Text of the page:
An earthquake in Virginia? Really?
I was born and raised in Southern California and have been through many quakes. I was living just a few miles west of Northridge, Calif., in 1994 when the 6.8 earthquake occurred and that was the event that forced me to say “enough is enough!”
I promptly moved to a new place where earthquakes didn’t happen.
Most people do not move out of their states because of an earthquake. What I realized later on was that my reaction to the event was largely because of the emotions rooted in my divorce that had taken place just six months prior.
Let me describe that morning of Jan. 17, 1994: When the jolt hit, my first thought was “I am going to die.”
The walls of my three-story apartment building swayed in the jolt as if they were going to collapse, but miraculously, they did not. Everything went black and there were loud metal screeching noises as the shaking grew stronger. Everything in my apartment was coming down. The TV and stereo equipment flew off the entertainment center. Plants and books were catapulted off shelves and pictures came crashing down from the walls in a pile of broken glass.
The couch was not just shaking, it was bouncing and I fell off it and onto the floor, which shook violently.
I crawled over to the front door, shielding my head as much as possible from airborne objects. Everything fell out of the cupboards in the kitchen and my refrigerator bounced completely out of its space, blocking the entry to the kitchen. The shaking only lasted about 20 to 30 seconds, but it really felt as if it had gone on for much longer than that. It seemed like it would never stop.
Strangely enough, my next thought was one of relief…relief that I had gone to Mass the day before instead of giving myself some excuse to stay home. Going to Sunday Mass was painful after my divorce, as was everything else about daily life. Especially being alone in an earthquake.
The morning progressed with many strong aftershocks, and since there was no electricity and no phone service, the apartment residents gathered around the pool sharing their stories. I had moved in just one week before and didn’t know anyone in the complex, so I tried to make some conversation but ended up calming my jitters by resting on a lounge chair in the corner.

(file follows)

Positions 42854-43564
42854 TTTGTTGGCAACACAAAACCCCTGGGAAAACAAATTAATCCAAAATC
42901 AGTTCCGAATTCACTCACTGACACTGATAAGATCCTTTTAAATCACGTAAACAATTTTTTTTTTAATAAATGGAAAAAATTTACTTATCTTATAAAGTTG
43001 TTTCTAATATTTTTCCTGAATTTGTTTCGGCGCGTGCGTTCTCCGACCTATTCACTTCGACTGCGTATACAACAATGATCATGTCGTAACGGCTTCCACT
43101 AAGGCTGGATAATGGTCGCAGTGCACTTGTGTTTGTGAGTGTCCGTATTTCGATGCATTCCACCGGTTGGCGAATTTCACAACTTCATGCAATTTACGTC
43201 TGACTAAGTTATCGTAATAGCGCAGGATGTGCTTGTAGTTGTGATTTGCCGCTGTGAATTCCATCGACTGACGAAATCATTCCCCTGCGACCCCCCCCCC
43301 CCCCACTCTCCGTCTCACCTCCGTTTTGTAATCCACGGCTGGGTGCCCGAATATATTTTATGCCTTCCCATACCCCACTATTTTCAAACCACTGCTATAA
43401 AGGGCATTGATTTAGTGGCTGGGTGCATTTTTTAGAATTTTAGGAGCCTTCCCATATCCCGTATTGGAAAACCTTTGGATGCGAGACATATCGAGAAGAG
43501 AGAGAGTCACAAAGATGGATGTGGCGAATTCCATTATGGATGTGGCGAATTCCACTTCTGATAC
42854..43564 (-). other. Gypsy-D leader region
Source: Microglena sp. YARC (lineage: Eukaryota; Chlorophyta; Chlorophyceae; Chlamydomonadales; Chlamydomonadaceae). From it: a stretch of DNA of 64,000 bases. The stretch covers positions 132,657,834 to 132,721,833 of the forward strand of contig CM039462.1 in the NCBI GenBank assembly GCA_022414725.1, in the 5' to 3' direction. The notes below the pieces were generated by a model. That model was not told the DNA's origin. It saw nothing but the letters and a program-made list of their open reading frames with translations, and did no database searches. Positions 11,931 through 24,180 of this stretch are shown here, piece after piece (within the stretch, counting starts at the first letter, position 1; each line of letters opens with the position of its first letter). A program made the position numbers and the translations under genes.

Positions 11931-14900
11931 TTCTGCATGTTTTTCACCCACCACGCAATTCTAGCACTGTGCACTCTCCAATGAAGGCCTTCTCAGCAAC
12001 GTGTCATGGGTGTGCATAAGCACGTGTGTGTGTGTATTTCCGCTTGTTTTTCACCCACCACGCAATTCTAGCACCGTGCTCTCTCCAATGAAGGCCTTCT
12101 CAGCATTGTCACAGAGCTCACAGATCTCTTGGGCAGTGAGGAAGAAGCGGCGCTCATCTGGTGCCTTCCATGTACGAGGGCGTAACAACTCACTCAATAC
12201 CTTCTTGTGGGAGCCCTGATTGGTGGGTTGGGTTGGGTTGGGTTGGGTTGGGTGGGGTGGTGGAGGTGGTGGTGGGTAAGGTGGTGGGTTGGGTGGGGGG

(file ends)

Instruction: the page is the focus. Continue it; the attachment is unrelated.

Any therapist will tell you that going through a traumatic event as a single person is different than for those who are married. This is important to understand, not for the purpose of wallowing in self-pity, of course, but to understand more about how our God-given emotions operate and how to best deal with them.
Single people are largely forced to rely on themselves for everything from paying their bills, nursing themselves when they’re sick to yard work and in an earthquake, the sudden shock of knowing they are in it alone makes it a different and more dramatic event than for a married person.
For those who are divorced, there is the added complication of those awful emotions associated with abandonment, betrayal, and insecurity that make a traumatic event such as the sudden jolt of an earthquake much worse. People have often described this experience as literally feeling as if the rug has been pulled out from underneath their feet. The layers of emotions can color the way the event is experienced and bring even more insecurity to their life of stress and worry which has become their “new normal.”
So what can help make the situation better if you are single, widowed, or separated/divorced and experiencing these feelings of uncertainty and insecurity because of an earthquake or other unexpected event?
Remembering that all emotional healing is a process, here are some things that will help.
1. First, rest in God.
Remember that every single moment of the day – every one of them – is a gift from God to you. God takes us when it is our time to go and no one – married or single – knows when that time will come, so every moment until then should be lived with gratitude.
Regardless of your status in society, make sure you are counting the blessings of your every day life. You might even write them down during the week and bring the list with you to mass on Sunday to thank God for them.
2. Second, know what you can control and let God take care of the rest. I am a hard-core control freak, myself, and I’m always trying to be in control. I moved from SoCal to get away from earthquakes, but there are always tornadoes, floods, ice storms and previously undiscovered quake faults that accompany the terrain wherever I go. And so my mottos are, “Most sacred heart of Jesus, I place all my trust in You” and “Be not afraid!” as our Blessed John Paul II loved to remind us.
What you can control is you. Being happy, being faithful, being a loving person – these are the things you can and should control. The rest is up to God.